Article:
Adopting a can do attitude

Jeez I need to work on making less cheesy titles. Any who, it would appear as if the hot summer months have arrived. With the official summer holiday kickoff coming up, the potential need to change ones drinking habits arises. Now I am not advocating one down a case of Busch Lite to beat the heat. Instead one may need to reevaluate their beer containment device. Whether hanging out at the beach, floating down the river, or simply having a cookout at the local park that lovely frosty glass bottle can become an issue. In the past this may have been pause for concern, but the times they are a changing. So now when glass bottles won’t do, reach for a can of craft beer:

Brewery: Southern Star
Beer: Bombshell Blonde
Style: Blonde ale
ABV: 5.0%
Rating out of 5: 3.7

Appearance: Deep hazy copper. Off white head. The head is short lived and leaves adequate lacing down the glass.

Smell: Toasty malt sweetness. Thats followed by a bity of yeastiness and some floral hop notes.

Taste: There’s a nice malt/hop balance at work here. Light Citrusy/floral hops are followed by a bit of yeastiness and biscuity malt backing. The finish is grainy with more pronounced biscuit notes.

Mouthfeel: Medium bodied with adequate carbonation.

Another craft brew in a can – always a welcome sight. This is a nice session brew here. Its easy drinking and perfect for the hot summer months. Keep up the good work Southern Star.

Brewery: Oskar Blues Grill and Brewery
Beer: Mamma’s Little Yella Pils
Style: Czech Pilsner
ABV: 5.30%
Rating out of 5: 3.6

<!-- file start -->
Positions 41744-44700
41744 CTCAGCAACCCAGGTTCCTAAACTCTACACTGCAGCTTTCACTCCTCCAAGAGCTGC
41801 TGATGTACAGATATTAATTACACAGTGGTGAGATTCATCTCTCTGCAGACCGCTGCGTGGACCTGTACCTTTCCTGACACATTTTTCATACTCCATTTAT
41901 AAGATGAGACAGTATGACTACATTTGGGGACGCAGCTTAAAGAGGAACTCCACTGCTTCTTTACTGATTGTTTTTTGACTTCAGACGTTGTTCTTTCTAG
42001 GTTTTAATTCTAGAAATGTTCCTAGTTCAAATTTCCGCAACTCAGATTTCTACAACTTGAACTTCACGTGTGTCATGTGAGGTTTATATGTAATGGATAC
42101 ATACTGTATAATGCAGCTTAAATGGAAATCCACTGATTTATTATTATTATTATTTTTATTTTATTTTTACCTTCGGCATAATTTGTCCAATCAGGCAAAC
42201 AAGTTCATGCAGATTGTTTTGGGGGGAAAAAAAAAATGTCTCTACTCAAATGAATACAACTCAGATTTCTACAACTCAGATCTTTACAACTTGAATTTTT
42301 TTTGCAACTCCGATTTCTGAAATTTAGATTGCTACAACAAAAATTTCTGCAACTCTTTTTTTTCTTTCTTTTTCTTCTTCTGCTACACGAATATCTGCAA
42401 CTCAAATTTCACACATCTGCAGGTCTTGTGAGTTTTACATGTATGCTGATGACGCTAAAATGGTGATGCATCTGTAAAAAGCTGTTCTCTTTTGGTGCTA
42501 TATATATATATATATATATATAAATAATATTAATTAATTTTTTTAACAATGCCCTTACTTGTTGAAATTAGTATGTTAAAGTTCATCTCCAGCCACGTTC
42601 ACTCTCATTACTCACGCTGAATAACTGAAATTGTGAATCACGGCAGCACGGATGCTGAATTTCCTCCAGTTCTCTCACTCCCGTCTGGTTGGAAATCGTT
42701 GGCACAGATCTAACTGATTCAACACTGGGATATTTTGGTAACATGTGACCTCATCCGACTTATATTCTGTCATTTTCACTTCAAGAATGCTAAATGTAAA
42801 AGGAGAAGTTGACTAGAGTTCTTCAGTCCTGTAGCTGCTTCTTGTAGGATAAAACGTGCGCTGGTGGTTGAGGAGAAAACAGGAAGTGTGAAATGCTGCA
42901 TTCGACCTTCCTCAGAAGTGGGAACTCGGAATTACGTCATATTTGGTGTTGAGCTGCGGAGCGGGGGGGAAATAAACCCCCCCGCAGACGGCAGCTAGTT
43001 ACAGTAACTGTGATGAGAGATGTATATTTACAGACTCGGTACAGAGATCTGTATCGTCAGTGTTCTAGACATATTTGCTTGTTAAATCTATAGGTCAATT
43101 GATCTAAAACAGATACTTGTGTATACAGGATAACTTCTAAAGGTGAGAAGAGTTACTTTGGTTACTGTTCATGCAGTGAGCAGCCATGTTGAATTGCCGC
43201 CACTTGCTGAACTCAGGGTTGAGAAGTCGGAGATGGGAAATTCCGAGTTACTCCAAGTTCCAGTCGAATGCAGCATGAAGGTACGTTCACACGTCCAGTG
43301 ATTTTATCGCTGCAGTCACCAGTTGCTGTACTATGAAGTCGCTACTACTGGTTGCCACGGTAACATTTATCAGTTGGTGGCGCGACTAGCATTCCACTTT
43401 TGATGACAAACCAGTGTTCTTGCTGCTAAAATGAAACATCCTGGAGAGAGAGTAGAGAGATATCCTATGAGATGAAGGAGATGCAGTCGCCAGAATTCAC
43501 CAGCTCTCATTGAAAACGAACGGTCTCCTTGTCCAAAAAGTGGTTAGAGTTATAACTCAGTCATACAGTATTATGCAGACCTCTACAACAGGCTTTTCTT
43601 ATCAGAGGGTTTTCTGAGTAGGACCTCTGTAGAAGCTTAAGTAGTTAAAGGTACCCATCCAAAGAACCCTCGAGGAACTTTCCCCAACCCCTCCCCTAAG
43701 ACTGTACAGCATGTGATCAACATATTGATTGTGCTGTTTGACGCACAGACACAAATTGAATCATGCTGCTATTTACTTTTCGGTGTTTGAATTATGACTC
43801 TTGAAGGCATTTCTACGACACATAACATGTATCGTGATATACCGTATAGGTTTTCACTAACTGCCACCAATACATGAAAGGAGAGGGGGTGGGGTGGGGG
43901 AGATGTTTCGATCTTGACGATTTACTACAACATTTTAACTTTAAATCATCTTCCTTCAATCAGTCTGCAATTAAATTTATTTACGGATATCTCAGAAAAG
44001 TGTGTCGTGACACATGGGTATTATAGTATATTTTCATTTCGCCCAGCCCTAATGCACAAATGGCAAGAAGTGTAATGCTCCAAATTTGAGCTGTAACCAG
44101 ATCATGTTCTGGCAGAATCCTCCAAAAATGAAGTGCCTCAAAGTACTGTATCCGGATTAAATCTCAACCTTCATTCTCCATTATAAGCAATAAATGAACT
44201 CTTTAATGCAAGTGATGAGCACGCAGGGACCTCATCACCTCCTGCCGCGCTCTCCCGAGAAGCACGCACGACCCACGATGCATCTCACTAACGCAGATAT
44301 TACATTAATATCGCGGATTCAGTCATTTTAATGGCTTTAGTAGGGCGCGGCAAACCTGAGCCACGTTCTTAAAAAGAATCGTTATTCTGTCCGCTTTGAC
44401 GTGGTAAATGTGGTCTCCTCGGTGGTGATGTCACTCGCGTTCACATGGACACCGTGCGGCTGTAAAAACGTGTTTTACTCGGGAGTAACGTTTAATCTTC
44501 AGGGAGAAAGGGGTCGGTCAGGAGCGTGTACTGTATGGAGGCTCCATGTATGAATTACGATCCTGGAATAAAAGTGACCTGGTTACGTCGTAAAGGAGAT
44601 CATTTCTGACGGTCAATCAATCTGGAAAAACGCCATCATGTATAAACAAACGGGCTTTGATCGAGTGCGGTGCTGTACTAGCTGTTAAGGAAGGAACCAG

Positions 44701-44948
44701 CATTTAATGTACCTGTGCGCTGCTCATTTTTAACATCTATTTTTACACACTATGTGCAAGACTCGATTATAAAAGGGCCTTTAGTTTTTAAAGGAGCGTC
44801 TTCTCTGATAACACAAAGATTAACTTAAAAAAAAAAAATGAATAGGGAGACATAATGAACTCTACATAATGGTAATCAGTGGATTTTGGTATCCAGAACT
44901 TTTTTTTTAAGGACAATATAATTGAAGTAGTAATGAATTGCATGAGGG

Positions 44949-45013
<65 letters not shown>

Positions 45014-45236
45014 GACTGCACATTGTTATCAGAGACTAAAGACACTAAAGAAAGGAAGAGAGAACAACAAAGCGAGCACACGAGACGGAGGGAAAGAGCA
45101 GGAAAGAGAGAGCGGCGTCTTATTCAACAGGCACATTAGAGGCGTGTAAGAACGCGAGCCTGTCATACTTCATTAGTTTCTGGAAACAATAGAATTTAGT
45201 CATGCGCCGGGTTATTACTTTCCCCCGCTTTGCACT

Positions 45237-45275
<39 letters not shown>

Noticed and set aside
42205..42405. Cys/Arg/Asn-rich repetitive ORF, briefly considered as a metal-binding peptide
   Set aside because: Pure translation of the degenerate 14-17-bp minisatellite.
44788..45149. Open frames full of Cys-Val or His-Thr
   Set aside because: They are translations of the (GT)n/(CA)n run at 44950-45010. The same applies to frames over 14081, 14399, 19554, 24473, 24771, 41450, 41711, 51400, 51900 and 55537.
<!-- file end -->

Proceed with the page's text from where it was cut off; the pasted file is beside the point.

Mama’s Little Yella Pils pours a crystal clear bright gold. The folks at Stone would say this is “fizzy yellow beer”, but you know in a good way. Things are topped off by a fingers worth of white head. The head quickly fades, but leaves adequate lacing down the glass.

Onto the aroma. Light in the hops department – not a great sign for a supposed Czech pils. The aroma is pretty light all the way around. A bit of cut grass mixed with with sweet corn is the dominating aroma. A light lemon note rounds things out.

The flavor follows suit in the lightness department. More corn and herbal/grassy notes. A bit of a malt graininess comes into play as well. There is some tangy lemon notes throughout. The finish is lightly hoppy with a bit of lingering bitterness mixed with more sweet corn.

The mouthfeel is on the fuller side of light, almost verging on medium bodied. The carbonation is lively and lends a bit of crispness to the beer.

Is Mama’s Little Yella Pils a good Czech pilsner? The short answer is a resounding no. Does that mean this a bad beer? Oh hell no. Reality is this tastes like an American style lager. Its a great easy drinking lawnmower kinda brew. It definitely outclasses its rivals like PBR. All in all this a great warm weather quaff.

Those are just a couple of tasty canned offerings. Both breweries exclusively use cans, so they have more to offer. Other breweries have gotten in on the canning bandwagon as well. For those in their distribution area, 21st Amendment Brewery in San Francisco also cans. Their Brew Free or Die IPA is probably a good choice for those hop heads needing a fix. For fans of New Belgium’s Fat Tire, It can be had in cans now. From Big Sky Brewing Company, their Montana Trout Slayer Ale has become available in cans as well. More canned Colorado goodness comes care of Ska Brewing Company. Their Modus Hoperandi, a tasty IPA, has recently hit the shelves around here in cans. I am sure there are other canned offerings I have missed. With the growing canning trend there will undoubtedly be more good beer in a can in the future.

With all this canned goodness available these days, I would be remiss if I didn’t discuss the elephant in the room: British beers. There have been, for longer than craft beer in cans, canned British beer. British beer is great. Beer carbonated with a nitrogen mix; far from great. Nitrogen, while great for many things, does nothing but rob beers of their flavor. While I would love to offer some recommendations on canned British beers, the whole nitrogen widget contained in most brews prevents me from doing so. I just cannot in good conscious recommend a beer that has been stripped of its soul. If you can find the odd can of beer that’s widget free, feel free to drink up.


~ by thebrewgeek on Wednesday, May 26, 2010.

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